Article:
drwex: (VNV)
[personal profile] drwex
especially if you have, have had, or will have school-aged children, please consider adding your name to this petition to set Massachusetts Middle and High School start times to 8:30 AM or later.

We have had two children go through this. One managed/manages it, but would enjoy life more if it wasn't a requirement. The other is just not coping with school starting at 7:30.

There is reasonable scientific evidence that these hours are not beneficial for children, particularly as they approach puberty. And frankly it'd just be a lot less stress on parents.

Thanks for your consideration.

Date: 2017-05-03 01:37 am (UTC)
wotw: (Default)
From: [personal profile] wotw
I am strongly in favor of having middle and high school start times set to 8:30AM or later and strongly opposed to start times being mandated by the state legislature. Why isn't this a local issue?

Date: 2017-05-03 02:28 am (UTC)
From: [identity profile] lsl.livejournal.com
thanks for the pointer.

anything to get that ball rolling faster

Date: 2017-05-03 03:41 pm (UTC)
corylea: A woman gazing at the sky (Default)
From: [personal profile] corylea
I agree that the evidence suggests that high school children are badly served by early start times.

I do have a concern, though. Since many workplaces have start times of 8:00 a.m., if both parents work, the 8:30 school start time would mean that middle school and high school kids would have to get themselves off to school after their parents leave for work. I can see that as being potentially problematic, for the younger middle school kids and for oppositional/defiant kids of any age. You've clearly thought about this more than I have -- what's the thinking about how to handle the later start times for those kids?

Date: 2017-05-04 05:16 am (UTC)
c1: (Default)
From: [personal profile] c1
Funny you should ask... I saw this first hand. Many teachers have their children in the same district. It's the problem that works itself out on an ad-hoc basis.

Date: 2017-05-03 06:52 pm (UTC)
dcltdw: (Default)
From: [personal profile] dcltdw
Is there any legislation being circulated to this effect? Or any Rep or Sen taking point on this? I'd rather just ping my reps directly and point them at the actual item, rather than sign an online petition.

Date: 2017-05-04 01:16 pm (UTC)
chhotii: (Default)
From: [personal profile] chhotii
Agreed, that's about 10000% more effective than signing an on-line petition.

I have not had time to call my state Rep or Sen to ask about this yet (because after I spend 3 or 4 hours fighting with my daughter over the issue of getting to school at the start of every weekday, I don't have time for anything else). But Massachusetts was on the list of states where legislation had been introduced. I don't know if this is true, or even if it is, if the legislation is alive. Could be that it was introduced in a previous 2-year cycle, or that something was filed this year but it died on the way to committee. I just don't know.

If you want to ask your Rep or Sen, and point them to something concrete, point to the bill that's under consideration in California. Introduced by Senator Portantino, it's SB328. Here's an article about the California legislation: https://journal.thriveglobal.com/want-to-start-school-later-look-to-california-1469e7449d2d

If there isn't similar legislation current in the Massachusetts legislature, I think we have to wait for the beginning of 2019 for their next opportunity to file something. But between now and bill-filing time in 2019 we can be educating our legislators and having them think about what exactly to craft. (Assuming your legislators intend to run for re-election in 2018.)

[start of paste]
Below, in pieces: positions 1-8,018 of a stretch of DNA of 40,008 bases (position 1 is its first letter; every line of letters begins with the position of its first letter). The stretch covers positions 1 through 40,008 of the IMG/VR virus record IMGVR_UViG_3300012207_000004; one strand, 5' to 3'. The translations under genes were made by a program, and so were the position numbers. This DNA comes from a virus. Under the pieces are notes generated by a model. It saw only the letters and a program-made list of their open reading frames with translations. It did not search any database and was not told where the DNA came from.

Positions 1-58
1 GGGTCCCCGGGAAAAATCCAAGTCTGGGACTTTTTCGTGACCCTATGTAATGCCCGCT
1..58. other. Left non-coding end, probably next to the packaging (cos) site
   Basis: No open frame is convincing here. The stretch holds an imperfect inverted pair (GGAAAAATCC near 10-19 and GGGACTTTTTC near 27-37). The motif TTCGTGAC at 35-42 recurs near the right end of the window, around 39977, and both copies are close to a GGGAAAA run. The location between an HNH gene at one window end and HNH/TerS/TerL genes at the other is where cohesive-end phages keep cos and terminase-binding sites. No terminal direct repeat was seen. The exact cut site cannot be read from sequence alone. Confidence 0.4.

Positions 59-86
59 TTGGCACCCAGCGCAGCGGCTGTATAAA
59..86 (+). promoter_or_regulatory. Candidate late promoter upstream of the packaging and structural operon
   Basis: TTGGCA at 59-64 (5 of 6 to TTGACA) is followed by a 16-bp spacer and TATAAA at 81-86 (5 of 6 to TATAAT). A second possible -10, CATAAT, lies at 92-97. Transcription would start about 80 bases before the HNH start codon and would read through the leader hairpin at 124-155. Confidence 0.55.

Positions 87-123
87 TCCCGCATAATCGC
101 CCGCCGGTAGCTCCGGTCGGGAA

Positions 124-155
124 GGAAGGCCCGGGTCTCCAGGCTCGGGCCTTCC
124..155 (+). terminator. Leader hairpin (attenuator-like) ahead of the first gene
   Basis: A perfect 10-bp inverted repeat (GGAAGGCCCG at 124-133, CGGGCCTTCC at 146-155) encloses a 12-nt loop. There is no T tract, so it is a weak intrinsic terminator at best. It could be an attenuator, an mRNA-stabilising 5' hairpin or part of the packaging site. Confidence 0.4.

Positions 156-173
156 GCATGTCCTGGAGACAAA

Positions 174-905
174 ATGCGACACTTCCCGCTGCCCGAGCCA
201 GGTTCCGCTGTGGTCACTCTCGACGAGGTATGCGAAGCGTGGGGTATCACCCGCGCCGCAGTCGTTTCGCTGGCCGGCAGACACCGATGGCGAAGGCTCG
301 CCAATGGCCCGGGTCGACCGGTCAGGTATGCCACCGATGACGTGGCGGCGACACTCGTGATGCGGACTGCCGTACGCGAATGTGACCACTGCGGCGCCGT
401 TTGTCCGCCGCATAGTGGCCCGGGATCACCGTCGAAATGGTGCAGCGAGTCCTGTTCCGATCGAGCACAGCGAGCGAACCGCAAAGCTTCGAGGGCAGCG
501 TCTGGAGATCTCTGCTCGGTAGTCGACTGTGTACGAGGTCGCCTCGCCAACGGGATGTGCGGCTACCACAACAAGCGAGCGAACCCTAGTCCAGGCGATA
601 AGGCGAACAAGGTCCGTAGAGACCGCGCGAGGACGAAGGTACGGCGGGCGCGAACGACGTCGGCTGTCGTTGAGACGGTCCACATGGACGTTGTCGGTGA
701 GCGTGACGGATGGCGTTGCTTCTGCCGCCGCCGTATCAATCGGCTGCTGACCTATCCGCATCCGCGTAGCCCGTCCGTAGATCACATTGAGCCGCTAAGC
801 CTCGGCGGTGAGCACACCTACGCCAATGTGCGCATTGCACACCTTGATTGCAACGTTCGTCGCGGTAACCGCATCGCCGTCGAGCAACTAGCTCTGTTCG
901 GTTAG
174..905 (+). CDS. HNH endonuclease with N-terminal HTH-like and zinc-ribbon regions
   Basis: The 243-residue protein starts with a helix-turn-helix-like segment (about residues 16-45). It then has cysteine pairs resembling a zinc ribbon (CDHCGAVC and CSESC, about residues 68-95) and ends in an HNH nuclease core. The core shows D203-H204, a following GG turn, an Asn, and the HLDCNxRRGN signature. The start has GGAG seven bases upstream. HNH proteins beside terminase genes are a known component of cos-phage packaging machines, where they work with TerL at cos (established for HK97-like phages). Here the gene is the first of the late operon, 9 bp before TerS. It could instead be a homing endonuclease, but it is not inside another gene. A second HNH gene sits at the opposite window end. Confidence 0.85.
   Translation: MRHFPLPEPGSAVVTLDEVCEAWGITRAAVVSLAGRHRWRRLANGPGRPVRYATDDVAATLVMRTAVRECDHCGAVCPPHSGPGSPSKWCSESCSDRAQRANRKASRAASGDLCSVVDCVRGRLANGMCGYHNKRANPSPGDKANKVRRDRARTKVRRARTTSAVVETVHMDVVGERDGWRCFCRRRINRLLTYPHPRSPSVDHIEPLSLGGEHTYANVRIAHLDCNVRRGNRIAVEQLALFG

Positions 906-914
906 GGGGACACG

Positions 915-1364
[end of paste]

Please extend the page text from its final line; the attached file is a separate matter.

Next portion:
Date: 2017-05-06 06:38 pm (UTC)
chhotii: (Default)
From: [personal profile] chhotii
So, I looked for legislation to this effect. I found Resolve S.227 (the Senate version) and Resolve H.2038 (the House version), which state that a committee should study this issue and file a report on it. I don't know what I think of this. The evidence is strong enough that any reasonable committee, upon studying this, should conclude by writing a report saying "oh hell yes schools should start later". But the composition of the committee is such that it would include at least a couple of Baker appointees, and Republicans seem to have a strange way of looking at evidence (think about global warming...) especially when certain lobbies have an interest in an issue. The football parents do certainly have an interest in the issue, opposed to later start time, and seem to be the type of lobby that would effectively bend the ear of Republican appointees. In a world in which the head of the EPA can consider global warming a "hoax", a committee could easily decide that between football schedules and bus expenses there's no way schools could start later. I wish the State Legislature would have hearings on school start times, rather than have a committee study this issue basically in secret.

So why were these Resolves filed, rather than some stronger legislation? I don't think they are trying to kill the idea. Is it because the legislators who filed these honestly don't know whether later school start times would be a good idea? Is it because the idea is so new and radical here, they think this is the strongest measure that would have any hope? I plan to call Senator Creem, who filed S.227, and who also happens to be my Senator, to ask.

Meanwhile you could point your reps to Resolve S.227 and Resolve H.2038. I guess it's better than nothing that they talk about talking about the issue, and that you talk about them talking about talking about this issue.

P.S. Especially if your Representative or Senator is on the Education committee!!! Because of course this has been referred to the Education committee to consider, or not.
Edited Date: 2017-05-06 06:40 pm (UTC)


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